30 Days of Thankfulness: Authors

One of the things I’m trying to do in my life is make space for reading. Perhaps this isn’t true for everyone, but my world seems to turn upside down when there is a baby in the house. Sleep, feedings, crying sessions, and cuddles all seem to take precedence over anything else. After a year and a half, I’m feeling like I’m just now getting into a routine where I can actually do some things for myself.

That being said, I am thankful there is such a vast amount of good books to read. It’s almost overwhelming when I look at my options. I have recently finished two books and have started another. Here is a quick look at those books as I would certainly recommend them to others!

Simply Tuesday by Emily P. Freeman

I’ve decided that Emily and I are friends, but she just doesn’t know it yet. We share the same last name, we live in the same city, her children attend a school where I used to teach, her husband is in the ministry, and she is a writer. Granted, she is a very successful, published author and I’ve been blogging for a few months. Apples and oranges.

But seriously, as I was reading her book, I kept feeling like I was reading an inner dialogue I often have with myself. This book talks about finding meaning and purpose in our small day-to-day tasks. It’s about realizing that God’s calling doesn’t have to be big and glamorous, but is often simply obeying his commands as we follow Him. We are to be obedient, and He does the rest.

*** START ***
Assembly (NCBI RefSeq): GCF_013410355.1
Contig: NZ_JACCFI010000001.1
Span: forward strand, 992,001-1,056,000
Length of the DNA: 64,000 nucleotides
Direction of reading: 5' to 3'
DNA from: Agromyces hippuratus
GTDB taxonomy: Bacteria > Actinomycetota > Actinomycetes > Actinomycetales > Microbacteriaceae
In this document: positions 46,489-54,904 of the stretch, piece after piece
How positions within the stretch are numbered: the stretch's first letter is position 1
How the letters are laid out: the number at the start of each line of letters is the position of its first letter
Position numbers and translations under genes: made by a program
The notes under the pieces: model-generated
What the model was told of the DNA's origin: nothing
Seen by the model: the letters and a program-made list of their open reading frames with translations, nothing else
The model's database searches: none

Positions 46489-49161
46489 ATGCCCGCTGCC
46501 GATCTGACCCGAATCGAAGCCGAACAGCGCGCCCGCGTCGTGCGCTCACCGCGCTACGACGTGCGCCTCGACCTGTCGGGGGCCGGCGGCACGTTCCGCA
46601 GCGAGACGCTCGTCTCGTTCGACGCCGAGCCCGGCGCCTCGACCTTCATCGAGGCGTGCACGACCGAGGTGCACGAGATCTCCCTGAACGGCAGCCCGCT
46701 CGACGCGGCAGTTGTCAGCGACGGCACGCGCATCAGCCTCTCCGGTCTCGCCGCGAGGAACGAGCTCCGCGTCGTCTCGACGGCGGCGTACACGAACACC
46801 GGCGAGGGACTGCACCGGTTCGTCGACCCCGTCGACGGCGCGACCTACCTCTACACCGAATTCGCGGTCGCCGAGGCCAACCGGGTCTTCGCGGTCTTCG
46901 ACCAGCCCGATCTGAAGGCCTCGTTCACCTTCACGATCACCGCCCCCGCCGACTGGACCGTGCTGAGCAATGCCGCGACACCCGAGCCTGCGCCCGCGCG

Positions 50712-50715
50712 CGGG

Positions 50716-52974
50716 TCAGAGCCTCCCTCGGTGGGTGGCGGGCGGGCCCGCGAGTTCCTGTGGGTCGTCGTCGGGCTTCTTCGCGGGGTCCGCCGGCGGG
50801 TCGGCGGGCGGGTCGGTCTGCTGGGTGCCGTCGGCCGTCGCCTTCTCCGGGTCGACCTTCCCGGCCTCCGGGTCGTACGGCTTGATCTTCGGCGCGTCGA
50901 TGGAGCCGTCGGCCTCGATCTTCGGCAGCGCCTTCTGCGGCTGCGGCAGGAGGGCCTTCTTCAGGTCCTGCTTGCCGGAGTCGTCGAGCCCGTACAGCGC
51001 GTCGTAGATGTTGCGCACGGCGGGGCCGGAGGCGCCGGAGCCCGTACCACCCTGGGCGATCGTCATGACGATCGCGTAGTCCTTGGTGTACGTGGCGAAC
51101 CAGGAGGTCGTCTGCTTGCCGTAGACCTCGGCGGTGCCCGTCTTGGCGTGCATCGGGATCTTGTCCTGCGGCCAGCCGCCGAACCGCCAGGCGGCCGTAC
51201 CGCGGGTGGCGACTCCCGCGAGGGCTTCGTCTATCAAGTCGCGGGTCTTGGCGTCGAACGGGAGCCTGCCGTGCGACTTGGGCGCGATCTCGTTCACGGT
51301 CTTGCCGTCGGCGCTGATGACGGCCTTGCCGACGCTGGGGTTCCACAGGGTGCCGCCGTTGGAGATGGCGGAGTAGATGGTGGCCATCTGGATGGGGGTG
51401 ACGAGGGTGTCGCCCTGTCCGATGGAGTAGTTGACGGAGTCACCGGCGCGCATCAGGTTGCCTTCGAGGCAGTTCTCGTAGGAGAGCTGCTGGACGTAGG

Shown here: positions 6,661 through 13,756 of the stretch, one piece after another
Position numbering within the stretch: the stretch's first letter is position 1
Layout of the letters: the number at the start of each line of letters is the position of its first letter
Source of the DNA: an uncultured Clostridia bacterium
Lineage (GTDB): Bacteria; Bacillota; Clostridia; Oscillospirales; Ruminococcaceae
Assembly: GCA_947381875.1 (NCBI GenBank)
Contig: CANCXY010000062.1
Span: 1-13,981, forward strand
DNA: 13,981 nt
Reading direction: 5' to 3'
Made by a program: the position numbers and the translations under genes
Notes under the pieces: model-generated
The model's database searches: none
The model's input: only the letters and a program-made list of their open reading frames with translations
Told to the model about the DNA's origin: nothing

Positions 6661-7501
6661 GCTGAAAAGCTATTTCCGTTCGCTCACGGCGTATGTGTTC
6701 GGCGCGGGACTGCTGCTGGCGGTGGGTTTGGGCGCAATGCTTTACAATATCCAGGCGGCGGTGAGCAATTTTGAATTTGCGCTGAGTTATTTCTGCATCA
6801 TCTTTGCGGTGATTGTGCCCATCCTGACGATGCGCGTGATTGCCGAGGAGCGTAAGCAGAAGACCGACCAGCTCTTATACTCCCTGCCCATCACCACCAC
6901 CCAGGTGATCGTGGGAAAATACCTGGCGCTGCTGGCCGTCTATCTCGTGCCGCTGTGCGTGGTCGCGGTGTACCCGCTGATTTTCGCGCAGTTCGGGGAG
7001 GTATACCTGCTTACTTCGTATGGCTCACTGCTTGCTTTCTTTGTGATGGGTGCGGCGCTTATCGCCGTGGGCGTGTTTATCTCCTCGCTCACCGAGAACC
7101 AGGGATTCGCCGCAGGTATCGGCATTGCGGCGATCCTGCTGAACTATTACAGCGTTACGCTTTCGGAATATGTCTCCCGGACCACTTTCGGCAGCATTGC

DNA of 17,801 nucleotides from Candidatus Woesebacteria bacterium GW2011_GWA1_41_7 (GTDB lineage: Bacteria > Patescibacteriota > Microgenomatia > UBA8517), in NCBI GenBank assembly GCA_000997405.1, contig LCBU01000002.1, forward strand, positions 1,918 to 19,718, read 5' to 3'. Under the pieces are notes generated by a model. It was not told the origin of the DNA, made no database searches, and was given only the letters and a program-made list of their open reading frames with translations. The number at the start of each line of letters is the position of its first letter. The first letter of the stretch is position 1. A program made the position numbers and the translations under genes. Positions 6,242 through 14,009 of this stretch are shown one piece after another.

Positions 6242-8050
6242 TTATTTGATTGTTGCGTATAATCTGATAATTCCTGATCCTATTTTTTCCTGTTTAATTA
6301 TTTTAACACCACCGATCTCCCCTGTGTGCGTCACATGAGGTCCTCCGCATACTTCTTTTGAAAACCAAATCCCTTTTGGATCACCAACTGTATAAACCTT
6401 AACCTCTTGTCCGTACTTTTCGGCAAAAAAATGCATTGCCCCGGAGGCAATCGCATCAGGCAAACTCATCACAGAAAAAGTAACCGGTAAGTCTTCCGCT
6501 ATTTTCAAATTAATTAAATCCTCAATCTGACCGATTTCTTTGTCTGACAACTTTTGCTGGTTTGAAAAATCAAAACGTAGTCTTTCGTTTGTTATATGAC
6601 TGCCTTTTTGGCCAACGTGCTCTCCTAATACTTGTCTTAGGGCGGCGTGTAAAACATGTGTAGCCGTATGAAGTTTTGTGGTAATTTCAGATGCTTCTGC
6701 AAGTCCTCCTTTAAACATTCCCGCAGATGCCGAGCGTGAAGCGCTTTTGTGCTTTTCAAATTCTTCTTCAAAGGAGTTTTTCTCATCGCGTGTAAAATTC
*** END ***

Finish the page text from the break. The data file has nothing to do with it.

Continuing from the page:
I love this quote from her book, “I need a daily reminder to let go of outcomes, to remember I can plant seeds but I can’t make them grow, I can create art but I can’t make it sell, I can act in faith but I can’t determine the outcome.”

There is freedom in knowing that everything isn’t up to me. It may drive me crazy not knowing what the future holds, but I can let go of my expectations and know that God’s plans for me are best.

Emily, thank you for this thought provoking book and for challenging my heart!

For the Love by Jen Hatmaker

Jen has a gift of humor that kept me cackling while reading her book. She has an amazing way of being able to speak solid Truth while simultaneously making me laugh at myself. I enjoy a good hearty laugh here and there.

She talks about a number of things in her book. I highlighted a section about discovering our calling. She gives advice on parenting, insight into what really matters, and then inserts a little comedy so we don’t take ourselves too seriously.

I was encouraged as I read, “if you are worried about being a bad parent, you are probably a good one.” I’m sure there isn’t a day that goes by that I don’t evaluate the amount of time the girls spend in front of the tv, or whether I’m reading them enough books, or socializing them enough, or modeling Christ-like behavior well enough, or…

I’m so glad I don’t have to be perfect.

I also love her thought-provoking phrase, “If it isn’t also true for a poor single Christian mom in Haiti, it isn’t true.” Jen’s argument is that we often try to simplify the Gospel with big blanket statements. She challenges us to look at situations from the eyes of someone in an entirely different set of circumstances than ourselves, so that we might gain a little more insight in our American theology.

Jen, thank you for being honest and real, and for letting me laugh with you. I hope to apply these lessons for years to come!

Believing God by Beth Moore

I’ve only finished two chapters, but already I feel like this is a life-changing book. It’s so good.

Beth says this of her book’s purpose, “This book has one primary goal: to encourage any Christian who will listen to move to his or her personalized place of divine promise and to flourish.”

I’m all for that! Beth, thank you for taking me on this journey. I can’t wait to see what I discover!

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